Hensel Phelps stopped work on the reported $600-million project for 14 days, allowing a third-party company ample time to perform a deep cleaning per CDC guidelines.
"The health and safety of all those working on this project is our highest priority. We will continue to follow the guidance of the CDC and local and state governments to adapt job site activities and operations during this pandemic," Hensel Phelps said in a written statement.
Hensel Phelps has added more plumbed handwashing and sanitizing stations to the budding office tower, which is scheduled to open by mid-2022. It has also started to clean the site more frequently and is using a "healthcare team" to monitor workers' wellness.
DAVIS Construction confirmed one worker assigned to 909 Rose Avenue at Pike & Rose has tested positive for COVID-19. Last Saturday, the North Bethesda-based company temporarily suspended work on the 200,000+ square foot office tower, which is slated to open in May. It also issued a health alert to "trade partners and stakeholders" on all of its current work sites.
"Upon a thorough investigation, the project site was closed, locked and will remain closed for a 14-day period since an individual that tested positive was last on-site," DAVIS Construction said in a written statement. "Additional site surveillance and security measures were put into place."
On Sunday, an environmental firm performed a deep clean of the entire construction project, using chemicals recommended by the CDC and EPA.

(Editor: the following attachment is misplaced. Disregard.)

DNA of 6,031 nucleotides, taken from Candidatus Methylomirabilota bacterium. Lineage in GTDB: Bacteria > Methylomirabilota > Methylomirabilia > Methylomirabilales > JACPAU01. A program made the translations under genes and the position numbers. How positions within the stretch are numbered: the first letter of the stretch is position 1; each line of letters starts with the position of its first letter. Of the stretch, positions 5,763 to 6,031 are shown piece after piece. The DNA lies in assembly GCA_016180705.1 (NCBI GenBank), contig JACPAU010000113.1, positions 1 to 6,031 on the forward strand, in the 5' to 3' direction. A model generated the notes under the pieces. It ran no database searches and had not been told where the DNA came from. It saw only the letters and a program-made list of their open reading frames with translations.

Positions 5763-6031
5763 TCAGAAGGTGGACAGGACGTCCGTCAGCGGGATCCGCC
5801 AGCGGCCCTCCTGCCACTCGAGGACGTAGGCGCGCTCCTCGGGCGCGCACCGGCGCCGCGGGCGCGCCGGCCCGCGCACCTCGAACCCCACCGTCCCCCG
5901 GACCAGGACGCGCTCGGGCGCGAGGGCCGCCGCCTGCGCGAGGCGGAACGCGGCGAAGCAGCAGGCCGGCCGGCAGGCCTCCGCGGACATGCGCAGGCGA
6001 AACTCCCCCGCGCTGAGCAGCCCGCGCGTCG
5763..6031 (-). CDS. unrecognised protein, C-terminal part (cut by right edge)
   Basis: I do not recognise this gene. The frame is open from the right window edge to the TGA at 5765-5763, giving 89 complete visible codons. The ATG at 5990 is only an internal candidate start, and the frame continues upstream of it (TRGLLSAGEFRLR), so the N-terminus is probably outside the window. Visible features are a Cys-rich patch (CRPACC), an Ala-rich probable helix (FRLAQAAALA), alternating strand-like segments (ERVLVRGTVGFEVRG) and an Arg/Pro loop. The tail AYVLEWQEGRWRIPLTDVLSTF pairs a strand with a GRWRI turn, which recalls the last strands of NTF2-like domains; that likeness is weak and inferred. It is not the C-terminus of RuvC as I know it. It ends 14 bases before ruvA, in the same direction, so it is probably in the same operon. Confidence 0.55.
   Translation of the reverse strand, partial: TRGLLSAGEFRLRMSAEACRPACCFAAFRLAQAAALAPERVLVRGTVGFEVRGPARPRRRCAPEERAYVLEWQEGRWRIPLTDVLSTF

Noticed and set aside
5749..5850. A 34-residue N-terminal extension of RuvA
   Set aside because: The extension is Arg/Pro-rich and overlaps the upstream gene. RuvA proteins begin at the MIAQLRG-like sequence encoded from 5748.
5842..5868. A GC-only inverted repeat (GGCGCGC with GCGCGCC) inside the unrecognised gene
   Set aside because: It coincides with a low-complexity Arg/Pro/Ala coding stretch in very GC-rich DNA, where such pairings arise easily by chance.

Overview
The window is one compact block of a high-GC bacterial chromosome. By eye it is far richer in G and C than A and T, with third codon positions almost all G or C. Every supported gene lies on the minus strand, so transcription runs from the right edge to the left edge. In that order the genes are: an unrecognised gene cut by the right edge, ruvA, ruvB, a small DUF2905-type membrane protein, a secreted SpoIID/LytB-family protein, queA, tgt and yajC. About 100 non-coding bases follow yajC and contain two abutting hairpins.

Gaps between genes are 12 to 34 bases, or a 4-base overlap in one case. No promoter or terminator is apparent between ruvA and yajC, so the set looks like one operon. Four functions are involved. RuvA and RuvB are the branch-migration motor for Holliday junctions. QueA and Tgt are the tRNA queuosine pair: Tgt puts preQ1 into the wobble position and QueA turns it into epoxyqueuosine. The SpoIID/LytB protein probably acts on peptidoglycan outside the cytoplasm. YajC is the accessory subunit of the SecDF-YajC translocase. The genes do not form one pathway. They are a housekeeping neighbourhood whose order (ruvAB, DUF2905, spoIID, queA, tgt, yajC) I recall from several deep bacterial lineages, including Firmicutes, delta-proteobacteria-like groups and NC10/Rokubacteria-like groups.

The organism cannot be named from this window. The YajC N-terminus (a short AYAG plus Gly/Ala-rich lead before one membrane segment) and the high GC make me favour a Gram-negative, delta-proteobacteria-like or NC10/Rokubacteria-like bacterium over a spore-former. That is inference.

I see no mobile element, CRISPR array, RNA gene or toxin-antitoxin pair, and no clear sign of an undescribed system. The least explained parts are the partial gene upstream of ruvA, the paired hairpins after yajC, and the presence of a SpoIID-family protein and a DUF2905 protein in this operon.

DAVIS Construction has placed "relevant personnel" on a 14-day quarantine. The company is also tracking subcontractors who worked at 909 Rose Avenue to ensure they do not access other DAVIS projects for the foreseeable future.
"DAVIS will continue to monitor the situation, maintain contact with affected personnel and evaluate if further measures need to be taken," the company's statement went on to explain.
On Tuesday, two subcontractors fell ill while working on a construction project inside of the High Technology and Science Center, also known as Globe Hall. A supervisor immediately shut down the worksite until further notice and instructed the two sick workers to schedule COVID-19 tests. Those test results are now pending.
According to Montgomery College Spokesman Marcus Rosano, the construction workers' exposure to college employees was minimal at best.
"The limited public safety personnel still working at the Germantown Campus have had procedures in place to vastly limit any contact with anybody on-site," Rosano explained. "Thus, we have had no MC employees in close personal space with the subcontractors and no MC personnel reporting symptoms of coronavirus."
Earlier this week, Gov. Hogan signed a new executive order, granting local health departments the power to shut down any business, facility or construction site it considers to be unsafe or not practicing social distancing guidelines. On Wednesday, 7 On Your Side asked Montgomery County if it had taken any such action. Officials have not provided an answer to that question.